A Caged Bird Sings in Iowa
The Case of Pieper Lewis (TW: Sexual Violence)
As conservatives tease the possibility of a nationwide abortion ban ahead of the midterm elections, the case of Pieper Lewis highlights another dimension of depravity made possible by a society that subordinates the rights of oppressed people to the insatiable demands of the legal system. After killing her rapist, Pieper was ordered to pay his estate $150,000.
Pieper Lewis, 17, was originally charged with first-degree murder in the June 2020 killing of 37-year-old Zachary Brooks of Des Moines. She pleaded guilty to manslaughter and willful injury, both punishable by up to 10 years in prison.
Lewis was 15 when she stabbed Brooks more than 30 times in a Des Moines apartment. Officials have said Lewis was a runaway seeking to escape an abusive life with her adopted mother and was sleeping in the hallways of an apartment building when a 28-year-old man took her in before trafficking her to other men for sex.
Lewis said one of those men was Brooks, who raped her multiple times in the weeks before his death. She recounted being forced at knifepoint by the 28-year-old man to go with Brooks to his apartment for sex. She told officials that after Brooks raped her yet again, she grabbed a knife from a bedside table and stabbed him in a fit of rage.
The judge peppered Lewis with requests to explain what poor choices she made that led up to Brooks’s stabbing and expressed concern that she sometimes did not want to follow rules in juvenile lockup.
“The next five years of your life will be full of rules you disagree with, I’m sure of it,” Porter said. He added: “This is the second chance that you’ve asked for. You don’t get a third.”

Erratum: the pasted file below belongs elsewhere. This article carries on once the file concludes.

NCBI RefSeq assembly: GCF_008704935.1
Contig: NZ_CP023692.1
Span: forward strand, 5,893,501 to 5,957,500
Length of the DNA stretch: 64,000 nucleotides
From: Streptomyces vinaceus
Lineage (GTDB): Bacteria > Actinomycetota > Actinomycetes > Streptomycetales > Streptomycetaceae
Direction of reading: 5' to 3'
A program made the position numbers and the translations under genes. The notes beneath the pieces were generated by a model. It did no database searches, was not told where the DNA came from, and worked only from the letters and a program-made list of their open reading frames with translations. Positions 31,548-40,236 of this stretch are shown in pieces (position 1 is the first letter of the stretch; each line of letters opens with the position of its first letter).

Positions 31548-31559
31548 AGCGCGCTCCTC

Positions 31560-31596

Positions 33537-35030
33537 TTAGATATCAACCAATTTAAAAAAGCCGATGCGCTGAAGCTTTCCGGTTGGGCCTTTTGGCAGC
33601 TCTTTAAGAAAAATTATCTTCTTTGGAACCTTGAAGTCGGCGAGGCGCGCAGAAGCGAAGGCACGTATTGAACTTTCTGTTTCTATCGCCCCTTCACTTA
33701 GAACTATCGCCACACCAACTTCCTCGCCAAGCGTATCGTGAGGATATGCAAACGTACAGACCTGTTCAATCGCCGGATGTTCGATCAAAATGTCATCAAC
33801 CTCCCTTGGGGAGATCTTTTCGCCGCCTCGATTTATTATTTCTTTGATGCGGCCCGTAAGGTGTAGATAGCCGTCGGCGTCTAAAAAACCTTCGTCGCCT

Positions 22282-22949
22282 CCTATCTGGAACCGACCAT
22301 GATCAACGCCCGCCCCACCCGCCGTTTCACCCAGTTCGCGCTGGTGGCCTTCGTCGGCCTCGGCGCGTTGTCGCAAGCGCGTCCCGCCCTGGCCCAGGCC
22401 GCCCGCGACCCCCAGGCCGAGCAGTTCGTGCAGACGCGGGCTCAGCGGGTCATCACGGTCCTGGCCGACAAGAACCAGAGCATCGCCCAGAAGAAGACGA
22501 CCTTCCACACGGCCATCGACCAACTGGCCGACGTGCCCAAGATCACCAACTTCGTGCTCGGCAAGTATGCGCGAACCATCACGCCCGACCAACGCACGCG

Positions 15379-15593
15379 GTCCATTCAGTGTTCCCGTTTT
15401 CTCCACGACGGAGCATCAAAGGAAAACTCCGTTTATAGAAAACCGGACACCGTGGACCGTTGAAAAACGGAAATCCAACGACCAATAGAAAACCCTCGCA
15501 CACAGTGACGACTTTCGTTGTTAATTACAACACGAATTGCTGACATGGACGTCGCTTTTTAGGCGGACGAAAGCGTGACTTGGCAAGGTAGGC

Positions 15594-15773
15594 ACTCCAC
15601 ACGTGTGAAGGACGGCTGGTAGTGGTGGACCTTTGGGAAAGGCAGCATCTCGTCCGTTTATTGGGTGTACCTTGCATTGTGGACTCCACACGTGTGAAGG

Aside from the humiliation and backwardness of the judge forcing Pieper to interrogate her moral failings as a survivor, ordering that she pay restitution to her rapist’s family is particularly perverse because Iowa’s mandatory restitution law is modeled after the federal Mandatory Victims Restitution Act which was enacted an extension of the Violence Against Women Act. Both the Mandatory Victims Restitution Act and the Violence Against Women Act were designed to ensure that victims of domestic violence, sexual abuse, and sexual exploitation receive mandatory rather discretionary restitution from their abusers. Ordering Pieper to pay restitution creates a fiction where she becomes the abuser and her rapist becomes the victim. These are the kinds of absurdities that ensue when there are certain bodies to which autonomy simply does not extend. The judge demonstrated that the concept of self-ownership as applied to Black women is illegible to the eyes of the law. In fact, the assertion of self-ownership in the face of impending brutality and death is enough to disqualify us from the category of victim altogether.
The fundamental question of bodily autonomy, particularly in the contexts of pregnancy and rape, is always this - who gets to decide if the condition persists? The true offense Pieper committed was, not only asserting her right to herself in a world which says she has none, but declining to be rescued by a state that did not believe her to be worthy of rescue in the first place. Restitution is required because, by refusing (in the most absolute way possible) the persistence of her own rape, Pieper decided that she was just as legitimate an arbiter of justice as the law.
People have been righteously outraged by this order of restitution. A GoFundMe started by one of Pieper’s former teachers quickly surpassed the amount required by the court. The question now is whether the measures taken up by Black women and girls in defense of their bodies and selves will be taken seriously as forms of reproductive justice by those who have made their outrage known or whether Black women and girls will continue live under the merciless demand to be respectable victims. In Pieper’s words, “The reality is, I will make mistakes. Even with the court’s pressure and the thought [that] one mistake I will make determines my entire future. I refuse to fail. I refuse to let the system fail me. Some days I feel like giving up. But, yet again, I am the light at the end of the tunnel. I flicker brighter than the simple thought of my own future. I must prevail. ”
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